Posted 2/13/2018 at 8:00am. Story by Cadance Tyler
In my previous blog, I told you about my trip to El Salvador through a class at Baptist Theological Seminary at Richmond. I shared the story of one church’s realization of the importance of shepherding children and youth in their community. Today, I would like to tell you another story from El Salvador.
As soon as we stepped off the plane in El Salvador, we were treated with genuine hospitality from our gracious hosts. Wherever we went we received hugs, smiles, and plates of food. Our first host, Comunidad Cristiana Bautista, offered their homes for us to stay in each night.
They were inquisitive about church in Virginia, and they were eager to answer our questions about where God is moving in their community and country. They fed us more than was humanly possible to eat, but we did not just walk away with full bellies. Our hearts were full of love and friendship.
Our second hosts in the city of San Salvador have a nonprofit, Mision Vida y Paz, and work in schools with volunteers to teach values and empower the students to transform their community. Their passion for partnering with churches and community organizations to create change and to share God’s love through action is contagious.
They took time each day to travel with us to meet with members of the Lutheran church and the government to get a better grasp on the issue of migration and the church’s response. They ate with us, shared their own stories, and took an interest in our own journeys. They could have made a list of places to go and sent us on our way, but they sacrificed their work week and time with family to make sure we felt welcome.
Each hug, question, and cup of coffee while in El Salvador reminded me of the church in Acts. We read in Acts 2:45-47: “They sold property and possessions to give to anyone who had need. Every day they continued to meet together in the temple courts. They broke bread in their homes and ate together with glad and sincere hearts, praising God and enjoying the favor of all the people” (NIV).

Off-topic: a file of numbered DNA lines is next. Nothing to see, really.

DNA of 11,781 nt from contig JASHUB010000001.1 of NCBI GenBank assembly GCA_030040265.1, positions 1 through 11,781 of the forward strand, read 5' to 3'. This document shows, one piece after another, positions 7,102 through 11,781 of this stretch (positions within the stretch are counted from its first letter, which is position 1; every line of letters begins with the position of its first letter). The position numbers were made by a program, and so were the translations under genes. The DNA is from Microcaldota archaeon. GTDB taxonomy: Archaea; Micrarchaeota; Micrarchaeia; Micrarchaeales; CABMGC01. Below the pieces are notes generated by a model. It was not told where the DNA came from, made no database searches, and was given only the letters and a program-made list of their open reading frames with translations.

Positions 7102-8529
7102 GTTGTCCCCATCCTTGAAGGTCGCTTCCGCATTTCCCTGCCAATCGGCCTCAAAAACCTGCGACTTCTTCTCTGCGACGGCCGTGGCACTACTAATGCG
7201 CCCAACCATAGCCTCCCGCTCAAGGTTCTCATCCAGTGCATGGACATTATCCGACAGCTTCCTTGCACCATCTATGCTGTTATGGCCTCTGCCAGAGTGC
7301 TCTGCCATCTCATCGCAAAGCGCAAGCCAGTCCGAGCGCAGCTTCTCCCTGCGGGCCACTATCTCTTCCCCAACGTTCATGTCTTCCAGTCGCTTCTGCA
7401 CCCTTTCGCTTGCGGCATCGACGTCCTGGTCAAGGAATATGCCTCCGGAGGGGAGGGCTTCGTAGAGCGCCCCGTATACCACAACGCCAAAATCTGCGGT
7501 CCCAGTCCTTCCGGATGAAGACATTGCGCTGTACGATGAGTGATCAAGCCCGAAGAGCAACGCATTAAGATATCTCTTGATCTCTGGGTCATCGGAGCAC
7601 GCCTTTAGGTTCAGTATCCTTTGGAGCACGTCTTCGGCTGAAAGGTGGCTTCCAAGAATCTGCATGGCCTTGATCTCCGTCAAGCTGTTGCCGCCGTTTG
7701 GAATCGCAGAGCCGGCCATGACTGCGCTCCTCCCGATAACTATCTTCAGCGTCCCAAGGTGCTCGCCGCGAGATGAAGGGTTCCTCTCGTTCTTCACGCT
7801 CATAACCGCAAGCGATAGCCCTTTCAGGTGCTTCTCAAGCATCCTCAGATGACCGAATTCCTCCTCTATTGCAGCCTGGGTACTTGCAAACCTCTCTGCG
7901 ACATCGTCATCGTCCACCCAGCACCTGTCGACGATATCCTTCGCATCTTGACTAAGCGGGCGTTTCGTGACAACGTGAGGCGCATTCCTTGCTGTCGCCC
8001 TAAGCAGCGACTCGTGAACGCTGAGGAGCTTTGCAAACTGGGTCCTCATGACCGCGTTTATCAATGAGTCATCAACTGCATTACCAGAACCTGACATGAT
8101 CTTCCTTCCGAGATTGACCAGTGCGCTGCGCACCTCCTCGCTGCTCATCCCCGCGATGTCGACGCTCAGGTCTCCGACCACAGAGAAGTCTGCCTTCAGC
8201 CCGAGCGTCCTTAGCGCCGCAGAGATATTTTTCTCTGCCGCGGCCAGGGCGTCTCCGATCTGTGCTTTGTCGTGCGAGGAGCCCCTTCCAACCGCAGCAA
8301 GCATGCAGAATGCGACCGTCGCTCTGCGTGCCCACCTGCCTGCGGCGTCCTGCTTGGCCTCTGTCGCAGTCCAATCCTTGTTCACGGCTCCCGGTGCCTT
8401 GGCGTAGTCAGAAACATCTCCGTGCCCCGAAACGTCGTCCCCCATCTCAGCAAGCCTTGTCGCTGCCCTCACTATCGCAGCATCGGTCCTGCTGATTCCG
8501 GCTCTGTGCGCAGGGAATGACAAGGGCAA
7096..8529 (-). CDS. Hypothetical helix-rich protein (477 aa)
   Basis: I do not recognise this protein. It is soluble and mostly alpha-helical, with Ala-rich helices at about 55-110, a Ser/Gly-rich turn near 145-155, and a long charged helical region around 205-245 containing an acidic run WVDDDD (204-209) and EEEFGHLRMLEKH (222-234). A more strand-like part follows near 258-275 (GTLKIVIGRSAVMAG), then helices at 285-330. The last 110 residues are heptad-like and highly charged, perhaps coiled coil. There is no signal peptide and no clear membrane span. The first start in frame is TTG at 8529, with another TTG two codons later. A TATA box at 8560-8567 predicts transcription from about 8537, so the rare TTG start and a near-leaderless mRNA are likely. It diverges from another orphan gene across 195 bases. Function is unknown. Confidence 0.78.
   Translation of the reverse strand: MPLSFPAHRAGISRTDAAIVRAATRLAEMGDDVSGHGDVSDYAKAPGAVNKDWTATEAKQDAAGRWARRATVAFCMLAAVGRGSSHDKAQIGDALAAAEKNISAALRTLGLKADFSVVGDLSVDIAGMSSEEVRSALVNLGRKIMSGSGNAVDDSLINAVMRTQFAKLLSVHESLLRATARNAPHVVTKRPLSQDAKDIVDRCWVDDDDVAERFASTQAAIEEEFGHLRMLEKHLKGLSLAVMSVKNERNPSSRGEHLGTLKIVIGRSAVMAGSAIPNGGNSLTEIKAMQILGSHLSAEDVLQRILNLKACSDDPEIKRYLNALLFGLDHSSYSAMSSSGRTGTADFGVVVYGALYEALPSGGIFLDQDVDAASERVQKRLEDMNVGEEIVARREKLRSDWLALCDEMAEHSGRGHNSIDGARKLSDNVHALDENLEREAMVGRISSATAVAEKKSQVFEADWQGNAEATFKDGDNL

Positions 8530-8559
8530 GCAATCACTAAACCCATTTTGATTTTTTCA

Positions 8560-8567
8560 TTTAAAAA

We see in the Bible that generosity, fellowship, and joy were an important marker of what it meant to BE the church. They made sure that people’s physical and spiritual needs were being met.
My time in El Salvador reminded me of the importance of hospitality. Our churches should be places of generosity, fellowship, and joy! Not only should we act that way toward those within our faith community, but we should also make sure that our hospitality is reaching those who visit and those who may never step inside of our church walls.
When people come to our Sunday school class, are they met with a smile and a cup of coffee? Are they ignored or glanced at with suspicious eyes? Do people have to know church lingo to understand what’s going on in Bible study or worship? Do visitors leave having connected with at least two people?
Hospitality knows no borders or differences in language. As followers of Jesus, we have a hope and love that’s worth sharing! This week, I challenge you to take an inventory of your life. Are you generous and loving with your neighbors? Do you open up your home or table with others? Are you a church member who welcomes visitors with open arms? If not, what is it that you can do to ensure that your church is bursting with generosity, fellowship, and joy?